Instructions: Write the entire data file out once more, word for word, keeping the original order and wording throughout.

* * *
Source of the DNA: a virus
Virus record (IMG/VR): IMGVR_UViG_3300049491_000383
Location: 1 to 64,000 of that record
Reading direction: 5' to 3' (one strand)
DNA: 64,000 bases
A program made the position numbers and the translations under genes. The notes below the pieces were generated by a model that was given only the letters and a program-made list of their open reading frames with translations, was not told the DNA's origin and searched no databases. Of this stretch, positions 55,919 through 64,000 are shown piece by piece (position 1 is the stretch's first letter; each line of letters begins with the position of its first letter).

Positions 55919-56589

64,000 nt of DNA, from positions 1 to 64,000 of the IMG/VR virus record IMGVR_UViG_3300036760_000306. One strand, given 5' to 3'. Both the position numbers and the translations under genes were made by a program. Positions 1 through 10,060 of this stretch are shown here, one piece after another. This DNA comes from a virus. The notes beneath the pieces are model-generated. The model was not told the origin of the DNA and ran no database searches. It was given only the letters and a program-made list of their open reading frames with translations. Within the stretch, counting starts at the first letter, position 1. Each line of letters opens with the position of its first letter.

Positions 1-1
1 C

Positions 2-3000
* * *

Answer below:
Source of the DNA: a virus
Virus record (IMG/VR): IMGVR_UViG_3300049491_000383
Location: 1 to 64,000 of that record
Reading direction: 5' to 3' (one strand)
DNA: 64,000 bases
A program made the position numbers and the translations under genes. The notes below the pieces were generated by a model that was given only the letters and a program-made list of their open reading frames with translations, was not told the DNA's origin and searched no databases. Of this stretch, positions 55,919 through 64,000 are shown piece by piece (position 1 is the stretch's first letter; each line of letters begins with the position of its first letter).

Positions 55919-56589

64,000 nt of DNA, from positions 1 to 64,000 of the IMG/VR virus record IMGVR_UViG_3300036760_000306. One strand, given 5' to 3'. Both the position numbers and the translations under genes were made by a program. Positions 1 through 10,060 of this stretch are shown here, one piece after another. This DNA comes from a virus. The notes beneath the pieces are model-generated. The model was not told the origin of the DNA and ran no database searches. It was given only the letters and a program-made list of their open reading frames with translations. Within the stretch, counting starts at the first letter, position 1. Each line of letters opens with the position of its first letter.

Positions 1-1
1 C

Positions 2-3000